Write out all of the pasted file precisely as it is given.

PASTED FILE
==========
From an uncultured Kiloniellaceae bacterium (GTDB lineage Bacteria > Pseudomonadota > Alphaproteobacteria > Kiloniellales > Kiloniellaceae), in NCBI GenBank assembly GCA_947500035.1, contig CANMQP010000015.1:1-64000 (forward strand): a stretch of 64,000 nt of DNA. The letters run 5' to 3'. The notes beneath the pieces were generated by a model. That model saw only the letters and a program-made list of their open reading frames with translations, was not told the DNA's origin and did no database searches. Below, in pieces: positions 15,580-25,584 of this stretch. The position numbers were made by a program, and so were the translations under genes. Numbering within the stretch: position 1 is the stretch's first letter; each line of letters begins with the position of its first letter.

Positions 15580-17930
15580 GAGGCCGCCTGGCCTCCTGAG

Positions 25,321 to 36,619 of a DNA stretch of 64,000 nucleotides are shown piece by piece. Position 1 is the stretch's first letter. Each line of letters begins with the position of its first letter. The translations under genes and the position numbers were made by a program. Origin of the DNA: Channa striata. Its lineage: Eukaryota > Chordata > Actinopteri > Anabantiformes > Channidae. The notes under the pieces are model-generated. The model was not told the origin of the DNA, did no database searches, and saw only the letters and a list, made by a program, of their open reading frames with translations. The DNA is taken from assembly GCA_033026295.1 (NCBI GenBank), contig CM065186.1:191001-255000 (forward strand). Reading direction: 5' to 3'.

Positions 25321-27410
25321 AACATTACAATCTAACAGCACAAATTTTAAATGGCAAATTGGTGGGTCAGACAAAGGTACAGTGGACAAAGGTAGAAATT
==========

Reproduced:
From an uncultured Kiloniellaceae bacterium (GTDB lineage Bacteria > Pseudomonadota > Alphaproteobacteria > Kiloniellales > Kiloniellaceae), in NCBI GenBank assembly GCA_947500035.1, contig CANMQP010000015.1:1-64000 (forward strand): a stretch of 64,000 nt of DNA. The letters run 5' to 3'. The notes beneath the pieces were generated by a model. That model saw only the letters and a program-made list of their open reading frames with translations, was not told the DNA's origin and did no database searches. Below, in pieces: positions 15,580-25,584 of this stretch. The position numbers were made by a program, and so were the translations under genes. Numbering within the stretch: position 1 is the stretch's first letter; each line of letters begins with the position of its first letter.

Positions 15580-17930
15580 GAGGCCGCCTGGCCTCCTGAG

Positions 25,321 to 36,619 of a DNA stretch of 64,000 nucleotides are shown piece by piece. Position 1 is the stretch's first letter. Each line of letters begins with the position of its first letter. The translations under genes and the position numbers were made by a program. Origin of the DNA: Channa striata. Its lineage: Eukaryota > Chordata > Actinopteri > Anabantiformes > Channidae. The notes under the pieces are model-generated. The model was not told the origin of the DNA, did no database searches, and saw only the letters and a list, made by a program, of their open reading frames with translations. The DNA is taken from assembly GCA_033026295.1 (NCBI GenBank), contig CM065186.1:191001-255000 (forward strand). Reading direction: 5' to 3'.

Positions 25321-27410
25321 AACATTACAATCTAACAGCACAAATTTTAAATGGCAAATTGGTGGGTCAGACAAAGGTACAGTGGACAAAGGTAGAAATT